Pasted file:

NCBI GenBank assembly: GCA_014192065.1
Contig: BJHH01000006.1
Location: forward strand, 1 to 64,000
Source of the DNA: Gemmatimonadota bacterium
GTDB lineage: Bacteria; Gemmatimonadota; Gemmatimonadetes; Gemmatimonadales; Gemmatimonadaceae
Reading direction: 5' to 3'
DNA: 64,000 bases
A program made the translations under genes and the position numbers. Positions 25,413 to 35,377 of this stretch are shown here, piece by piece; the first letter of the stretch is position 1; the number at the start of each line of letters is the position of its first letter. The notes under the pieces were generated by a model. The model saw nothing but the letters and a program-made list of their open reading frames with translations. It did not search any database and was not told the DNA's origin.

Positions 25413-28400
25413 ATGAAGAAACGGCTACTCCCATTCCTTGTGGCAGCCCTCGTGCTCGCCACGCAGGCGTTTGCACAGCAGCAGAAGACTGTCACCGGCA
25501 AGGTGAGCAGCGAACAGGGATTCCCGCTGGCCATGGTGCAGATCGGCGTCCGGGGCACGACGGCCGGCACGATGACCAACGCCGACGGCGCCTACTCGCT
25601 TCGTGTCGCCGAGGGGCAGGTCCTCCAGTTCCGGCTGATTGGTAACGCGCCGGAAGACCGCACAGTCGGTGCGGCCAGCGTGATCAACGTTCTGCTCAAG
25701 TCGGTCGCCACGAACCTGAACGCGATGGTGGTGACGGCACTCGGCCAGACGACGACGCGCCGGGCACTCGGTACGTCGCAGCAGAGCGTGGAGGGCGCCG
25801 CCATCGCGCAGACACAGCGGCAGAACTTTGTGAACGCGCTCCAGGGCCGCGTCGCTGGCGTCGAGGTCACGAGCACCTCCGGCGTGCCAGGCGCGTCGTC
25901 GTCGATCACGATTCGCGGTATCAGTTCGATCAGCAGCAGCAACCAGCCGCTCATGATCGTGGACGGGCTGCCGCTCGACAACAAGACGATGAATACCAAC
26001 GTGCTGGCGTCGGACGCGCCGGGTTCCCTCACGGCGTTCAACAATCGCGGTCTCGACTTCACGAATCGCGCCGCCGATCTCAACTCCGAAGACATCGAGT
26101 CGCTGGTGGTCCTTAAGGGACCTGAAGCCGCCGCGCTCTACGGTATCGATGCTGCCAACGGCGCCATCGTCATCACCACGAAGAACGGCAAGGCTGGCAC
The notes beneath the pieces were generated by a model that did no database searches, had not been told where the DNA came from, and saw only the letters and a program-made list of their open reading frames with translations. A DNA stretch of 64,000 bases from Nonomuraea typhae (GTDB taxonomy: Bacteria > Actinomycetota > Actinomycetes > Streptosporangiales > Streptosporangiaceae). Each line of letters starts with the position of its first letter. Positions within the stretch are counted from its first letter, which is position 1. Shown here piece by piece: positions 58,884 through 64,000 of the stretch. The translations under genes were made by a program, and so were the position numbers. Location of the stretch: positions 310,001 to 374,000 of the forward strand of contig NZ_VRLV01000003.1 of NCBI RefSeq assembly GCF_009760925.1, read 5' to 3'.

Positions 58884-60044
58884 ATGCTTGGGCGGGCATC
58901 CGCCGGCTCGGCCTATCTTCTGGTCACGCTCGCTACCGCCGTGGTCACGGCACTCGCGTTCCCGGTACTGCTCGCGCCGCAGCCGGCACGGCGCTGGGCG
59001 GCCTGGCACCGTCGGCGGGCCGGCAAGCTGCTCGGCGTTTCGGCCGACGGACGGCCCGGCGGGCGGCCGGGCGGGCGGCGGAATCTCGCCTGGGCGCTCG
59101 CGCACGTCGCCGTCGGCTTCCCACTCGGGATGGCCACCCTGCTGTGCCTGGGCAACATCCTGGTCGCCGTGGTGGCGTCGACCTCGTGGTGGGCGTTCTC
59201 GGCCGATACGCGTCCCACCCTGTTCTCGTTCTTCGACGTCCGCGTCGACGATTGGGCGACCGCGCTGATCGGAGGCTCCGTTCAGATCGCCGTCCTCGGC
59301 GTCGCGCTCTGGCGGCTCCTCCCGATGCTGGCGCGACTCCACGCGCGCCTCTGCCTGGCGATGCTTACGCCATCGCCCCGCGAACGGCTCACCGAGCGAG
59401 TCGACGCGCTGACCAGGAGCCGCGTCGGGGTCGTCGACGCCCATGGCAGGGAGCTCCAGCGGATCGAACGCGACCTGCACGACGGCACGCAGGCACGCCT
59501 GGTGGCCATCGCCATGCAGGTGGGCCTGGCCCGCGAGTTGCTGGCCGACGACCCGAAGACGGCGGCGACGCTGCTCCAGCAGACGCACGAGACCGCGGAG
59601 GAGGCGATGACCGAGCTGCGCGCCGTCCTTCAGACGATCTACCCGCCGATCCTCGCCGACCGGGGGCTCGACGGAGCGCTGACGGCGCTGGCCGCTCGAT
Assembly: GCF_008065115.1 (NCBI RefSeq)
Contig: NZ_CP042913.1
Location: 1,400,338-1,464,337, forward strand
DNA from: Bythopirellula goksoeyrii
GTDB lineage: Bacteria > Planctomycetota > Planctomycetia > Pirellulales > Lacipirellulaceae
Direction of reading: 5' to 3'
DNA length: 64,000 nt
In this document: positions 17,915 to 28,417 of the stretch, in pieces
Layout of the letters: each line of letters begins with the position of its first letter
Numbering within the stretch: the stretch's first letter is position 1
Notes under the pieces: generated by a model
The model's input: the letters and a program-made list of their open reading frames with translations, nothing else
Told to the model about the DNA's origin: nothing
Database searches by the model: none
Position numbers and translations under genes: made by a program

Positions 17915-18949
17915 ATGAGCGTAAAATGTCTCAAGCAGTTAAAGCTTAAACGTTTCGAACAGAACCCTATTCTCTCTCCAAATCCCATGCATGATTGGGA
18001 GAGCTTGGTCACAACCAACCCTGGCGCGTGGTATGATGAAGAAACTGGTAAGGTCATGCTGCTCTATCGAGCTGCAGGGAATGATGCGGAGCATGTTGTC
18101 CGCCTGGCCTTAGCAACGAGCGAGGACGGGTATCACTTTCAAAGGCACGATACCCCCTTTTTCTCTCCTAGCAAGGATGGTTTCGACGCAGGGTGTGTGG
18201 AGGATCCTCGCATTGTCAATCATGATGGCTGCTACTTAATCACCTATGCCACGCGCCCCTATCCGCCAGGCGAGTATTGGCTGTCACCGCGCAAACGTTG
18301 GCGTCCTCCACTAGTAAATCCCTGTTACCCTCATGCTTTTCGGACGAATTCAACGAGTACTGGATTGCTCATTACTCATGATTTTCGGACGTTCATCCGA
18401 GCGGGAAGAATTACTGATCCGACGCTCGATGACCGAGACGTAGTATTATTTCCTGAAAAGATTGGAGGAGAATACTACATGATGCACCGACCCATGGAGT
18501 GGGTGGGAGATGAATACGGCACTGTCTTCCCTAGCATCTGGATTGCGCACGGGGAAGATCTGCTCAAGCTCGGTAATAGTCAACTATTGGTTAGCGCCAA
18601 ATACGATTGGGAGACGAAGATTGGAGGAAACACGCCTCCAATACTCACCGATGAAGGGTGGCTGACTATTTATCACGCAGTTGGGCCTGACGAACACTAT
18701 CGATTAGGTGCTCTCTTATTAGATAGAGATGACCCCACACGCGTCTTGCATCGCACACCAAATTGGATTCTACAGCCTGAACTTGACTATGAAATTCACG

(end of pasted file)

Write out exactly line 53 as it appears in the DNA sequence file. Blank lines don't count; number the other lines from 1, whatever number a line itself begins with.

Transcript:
18701 CGATTAGGTGCTCTCTTATTAGATAGAGATGACCCCACACGCGTCTTGCATCGCACACCAAATTGGATTCTACAGCCTGAACTTGACTATGAAATTCACG